Three Ways Social Media Can Harm Your Brand

Harm KeyIn the age of information prevalence, it can be all too easy to throw together a brand presence online and begin reaching people. We say “too easy”, because it often can be done without proper preparations or considerations being made prior; just about anyone today can start up a website, blog and social media presence without giving it much thought. If your brand has been making inward roads on the web, then it may be time to consider a solid social media marketing pathway, in part so that you can avoid the most common pitfalls of social media managers. Below, we’ll discuss four common ways that social media can actually harm your brand, rather than help it.

People Perceive It As Spam

Whenever someone likes your Facebook page or follows you on Twitter, they do so with the expectation of hearing from you again in the future. What many followers and subscribers do not expect, however, is to be inundated with the same messages and promotions, day after day. Many brands make the mistake of thinking that their subscribers only care about what they have to say about the brand. In many cases, a catchy article or piece of multimedia brought you to their attention in the first place. When pinging users with content on social media, you need to be active and consistent. But you also need to vary up the routine, share items that aren’t necessarily related to your brand directly, and avoid repeating the same thing over and over.

Hammered Handling of Complaints or Criticism

It’s easy to make a mistake on social media – as many brands can testify – and you may begin to see a negative backlash as a result. In most cases, apologizing for the mistake and moving on is the best decision. Unfortunately, some people let their personal and business lives intertwine when these events occur, and the results can be disastrous. Several major brands over the past few years have been accused of sending out drunken messages or otherwise intoxicated ramblings to customers or users who had something negative to say about the brand. Do not let this stress get to you, and always wait until you are in a sound frame of mind before responding to any criticism or complaints.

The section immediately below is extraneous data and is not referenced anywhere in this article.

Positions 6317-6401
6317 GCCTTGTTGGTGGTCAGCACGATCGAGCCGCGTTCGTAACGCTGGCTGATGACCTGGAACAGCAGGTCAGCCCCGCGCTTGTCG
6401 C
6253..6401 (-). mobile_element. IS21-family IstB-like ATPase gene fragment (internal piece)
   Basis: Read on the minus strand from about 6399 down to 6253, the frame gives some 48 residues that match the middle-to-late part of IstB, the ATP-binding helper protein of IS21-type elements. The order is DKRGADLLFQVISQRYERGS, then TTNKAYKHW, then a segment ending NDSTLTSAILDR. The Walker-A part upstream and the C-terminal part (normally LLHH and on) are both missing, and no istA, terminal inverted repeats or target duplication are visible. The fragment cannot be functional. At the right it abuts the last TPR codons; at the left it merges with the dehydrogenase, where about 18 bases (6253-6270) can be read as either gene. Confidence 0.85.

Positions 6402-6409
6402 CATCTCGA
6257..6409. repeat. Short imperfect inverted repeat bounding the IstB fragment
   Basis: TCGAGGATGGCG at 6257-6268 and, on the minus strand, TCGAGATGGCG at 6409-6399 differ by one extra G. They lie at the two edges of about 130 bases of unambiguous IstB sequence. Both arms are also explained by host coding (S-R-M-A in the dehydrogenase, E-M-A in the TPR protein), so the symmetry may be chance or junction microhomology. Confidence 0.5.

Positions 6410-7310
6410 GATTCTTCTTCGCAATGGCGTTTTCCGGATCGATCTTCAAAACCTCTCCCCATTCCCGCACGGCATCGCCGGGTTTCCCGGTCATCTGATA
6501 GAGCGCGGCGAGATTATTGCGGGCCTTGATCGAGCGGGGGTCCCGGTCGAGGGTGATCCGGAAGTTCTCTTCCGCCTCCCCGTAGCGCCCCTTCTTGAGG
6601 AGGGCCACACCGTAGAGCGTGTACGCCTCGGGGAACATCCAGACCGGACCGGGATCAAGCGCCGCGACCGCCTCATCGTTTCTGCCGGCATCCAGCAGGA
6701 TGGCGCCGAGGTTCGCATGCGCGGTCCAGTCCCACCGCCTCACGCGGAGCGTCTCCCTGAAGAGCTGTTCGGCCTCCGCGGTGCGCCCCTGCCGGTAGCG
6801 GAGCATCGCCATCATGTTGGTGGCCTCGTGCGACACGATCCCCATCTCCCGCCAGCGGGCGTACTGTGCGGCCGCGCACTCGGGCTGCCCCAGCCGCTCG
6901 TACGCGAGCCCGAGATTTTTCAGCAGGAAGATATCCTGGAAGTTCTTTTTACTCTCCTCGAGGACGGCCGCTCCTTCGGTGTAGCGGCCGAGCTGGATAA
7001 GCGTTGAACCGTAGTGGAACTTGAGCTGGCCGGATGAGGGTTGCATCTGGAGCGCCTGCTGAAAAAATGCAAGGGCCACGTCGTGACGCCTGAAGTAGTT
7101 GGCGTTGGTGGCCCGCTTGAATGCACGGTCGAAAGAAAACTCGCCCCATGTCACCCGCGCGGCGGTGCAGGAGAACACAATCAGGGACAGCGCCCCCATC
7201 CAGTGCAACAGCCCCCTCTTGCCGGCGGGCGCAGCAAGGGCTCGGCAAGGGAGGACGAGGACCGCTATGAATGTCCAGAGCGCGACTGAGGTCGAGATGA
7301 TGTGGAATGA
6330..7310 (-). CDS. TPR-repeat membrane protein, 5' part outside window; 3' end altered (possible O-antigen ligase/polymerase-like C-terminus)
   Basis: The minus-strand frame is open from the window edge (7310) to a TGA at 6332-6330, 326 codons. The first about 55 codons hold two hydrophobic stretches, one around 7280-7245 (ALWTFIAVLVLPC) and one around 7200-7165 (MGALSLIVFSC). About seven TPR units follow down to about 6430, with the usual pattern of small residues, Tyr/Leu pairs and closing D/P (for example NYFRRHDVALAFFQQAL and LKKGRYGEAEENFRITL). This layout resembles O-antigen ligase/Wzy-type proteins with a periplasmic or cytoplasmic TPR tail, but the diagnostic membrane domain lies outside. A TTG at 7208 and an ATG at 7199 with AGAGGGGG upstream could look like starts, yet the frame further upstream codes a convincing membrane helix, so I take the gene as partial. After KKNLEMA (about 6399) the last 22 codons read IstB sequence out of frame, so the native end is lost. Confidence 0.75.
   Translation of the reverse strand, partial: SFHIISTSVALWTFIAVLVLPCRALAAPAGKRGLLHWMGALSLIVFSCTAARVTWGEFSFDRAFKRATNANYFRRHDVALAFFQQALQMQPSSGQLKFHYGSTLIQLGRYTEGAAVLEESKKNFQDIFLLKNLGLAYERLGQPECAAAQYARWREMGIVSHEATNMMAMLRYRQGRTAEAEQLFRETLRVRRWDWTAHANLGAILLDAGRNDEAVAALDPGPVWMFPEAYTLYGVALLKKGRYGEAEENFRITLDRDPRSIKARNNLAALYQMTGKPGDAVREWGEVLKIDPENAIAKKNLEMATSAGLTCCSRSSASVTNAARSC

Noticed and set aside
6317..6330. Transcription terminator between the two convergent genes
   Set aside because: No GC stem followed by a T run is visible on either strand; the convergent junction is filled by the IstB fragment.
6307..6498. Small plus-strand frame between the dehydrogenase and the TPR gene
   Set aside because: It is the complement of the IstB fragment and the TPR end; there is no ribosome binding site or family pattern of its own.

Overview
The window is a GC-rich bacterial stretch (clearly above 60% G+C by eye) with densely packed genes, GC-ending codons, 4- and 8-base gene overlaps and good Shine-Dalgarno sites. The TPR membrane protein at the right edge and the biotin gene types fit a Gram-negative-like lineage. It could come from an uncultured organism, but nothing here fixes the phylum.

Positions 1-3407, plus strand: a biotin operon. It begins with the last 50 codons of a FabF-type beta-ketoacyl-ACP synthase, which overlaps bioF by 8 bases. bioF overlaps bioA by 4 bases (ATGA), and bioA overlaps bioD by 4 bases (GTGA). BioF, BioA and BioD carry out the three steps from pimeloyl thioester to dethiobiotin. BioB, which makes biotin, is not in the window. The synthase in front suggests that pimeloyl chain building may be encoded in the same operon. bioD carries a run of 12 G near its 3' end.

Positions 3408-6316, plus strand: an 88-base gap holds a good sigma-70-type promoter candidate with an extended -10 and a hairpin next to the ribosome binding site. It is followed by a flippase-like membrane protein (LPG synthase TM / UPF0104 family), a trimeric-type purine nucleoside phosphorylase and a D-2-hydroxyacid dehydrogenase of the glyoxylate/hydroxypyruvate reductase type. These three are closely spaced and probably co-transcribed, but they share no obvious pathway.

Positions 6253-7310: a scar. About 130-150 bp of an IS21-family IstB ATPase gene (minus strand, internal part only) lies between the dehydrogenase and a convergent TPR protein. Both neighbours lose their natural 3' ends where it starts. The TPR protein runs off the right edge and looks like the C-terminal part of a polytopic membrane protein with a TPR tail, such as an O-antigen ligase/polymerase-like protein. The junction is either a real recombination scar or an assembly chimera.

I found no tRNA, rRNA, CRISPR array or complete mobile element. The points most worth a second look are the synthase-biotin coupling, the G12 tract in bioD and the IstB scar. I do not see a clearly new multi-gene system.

Losing Control of Hashtags

On Twitter in particular, hashtags are a popular way to create trends and associate themes with a brand or happening. This can have positive and negative effects. One notable recent example was the #MyNYDP trend, which the New York Police Department attempted to use as a way to showcase good acts by law enforcement around the city. It didn’t take long for the NYPD to lose control of the situation, as the Twitterverse was flooded with photos and stories of police brutality, racial profiling and other examples of bad behavior that has plagued their reputation for years. Another example  is the campaign of Georgia Governor Nathan Deal, who started a #WeKnowNathan hashtag. It was quickly taken over by his opponents and used in the opposite intended fashion for pinging users with Deal’s mistakes, gaffes and shortcomings. Carefully thinking about a hashtag before adopting it is a smart idea, and not doing so can quickly backfire.


By giving ample thought to any social media marketing effort, you can avoid the most common pitfalls. Do not repeat, repeat and repeat the same thing, avoid making obvious flubs that can be turned against your brand, and always be level-headed when responding to criticism. These three tricks will help you avoid the majority of instances in which social media outrage can be generated against your brand.

Leave a reply translated

Your email address will not be published. Required fields are marked *

six + twenty =